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Samuel Mize <[log in to unmask]>
Fri, 20 Mar 1998 10:02:38 -0600
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Concerning the loop "continue" statement:

In June of 1997 I put on comp.lang.ada the second draft of a paper
titled "Goto Considered Necessary."  The overall point of the paper
was that gotos are sometimes needed in Ada, and one of the reasons was
loop "continue" logic.

If you want to see the paper, search c.l.a with Deja News, searching
for "goto considered necessary" on Jun 11 1997.  There was significant
follow-up discussion, you can read the thread that this post started.

One point in that paper is: "if your code needs a "goto" to work
efficiently (or at all), you may have overlooked a simpler, better
design."  This includes loop "continue" statements.  Sometimes they're
the best structure, but they can often be designed around.

The paper includes an example of code from Knuth's article about gotos
in the December 1974 Computing Surveys.  Now, this is an excellent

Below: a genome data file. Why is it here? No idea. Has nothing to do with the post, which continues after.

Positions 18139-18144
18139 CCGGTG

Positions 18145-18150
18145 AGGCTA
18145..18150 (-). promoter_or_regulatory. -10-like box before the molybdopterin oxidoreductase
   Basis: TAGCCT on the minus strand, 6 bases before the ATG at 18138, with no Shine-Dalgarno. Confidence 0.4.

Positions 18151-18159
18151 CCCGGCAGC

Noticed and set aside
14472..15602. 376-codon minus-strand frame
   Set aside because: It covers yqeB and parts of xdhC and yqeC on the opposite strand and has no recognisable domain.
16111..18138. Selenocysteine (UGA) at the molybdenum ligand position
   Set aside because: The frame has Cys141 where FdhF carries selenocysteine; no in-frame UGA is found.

article, and I recommend it.  However, the particular code was cited
as an example of a case where a "continue" is the best, clearest
structure.  It took me maybe 15 minutes to rework it without the
"continue," resulting in a clearer and equally-efficient design.  This
does not prove that "continue"s are always less desireable, but it does
show the benefit of considering them a candidate for re-structuring.

One point that was brought up in the discussion about the paper was
that using a "goto" prevents a common maintenance error.  If some code
must be added to the end of the loop to set up for the next iteration,
a "continue" will skip that code.  With the goto/label approach, there
is a clear place at the end of the loop for any such set-up code.

Here's a much-cut-down version of the paper's summary:

a) In general, "goto" statements should be avoided.

b) As a rule of thumb, if your code needs a "goto" to work efficiently
   (or at all), you may have overlooked a simpler, better design.

c) Exceptions to "goto" avoidance:
   c1) a well-defined code structure that is not supported in the language.
   c2) machine-generated code
   c3) Finite State Machines (FMSs)
   c4) Other usages are suspect, but may be OK.

d) an extraneous state variable or other kludge is no improvement on a "goto".

e) Norm Cohen recommended Knuth's article in the December 1974 Computing
   Surveys as "the best discussion I've ever seen of the goto issue."
   Other respected Ada developers have concurred.

f) The shared Ada culture avoids "goto" statements.

Sam Mize

Samuel Mize -- [log in to unmask] (home email) -- Team Ada
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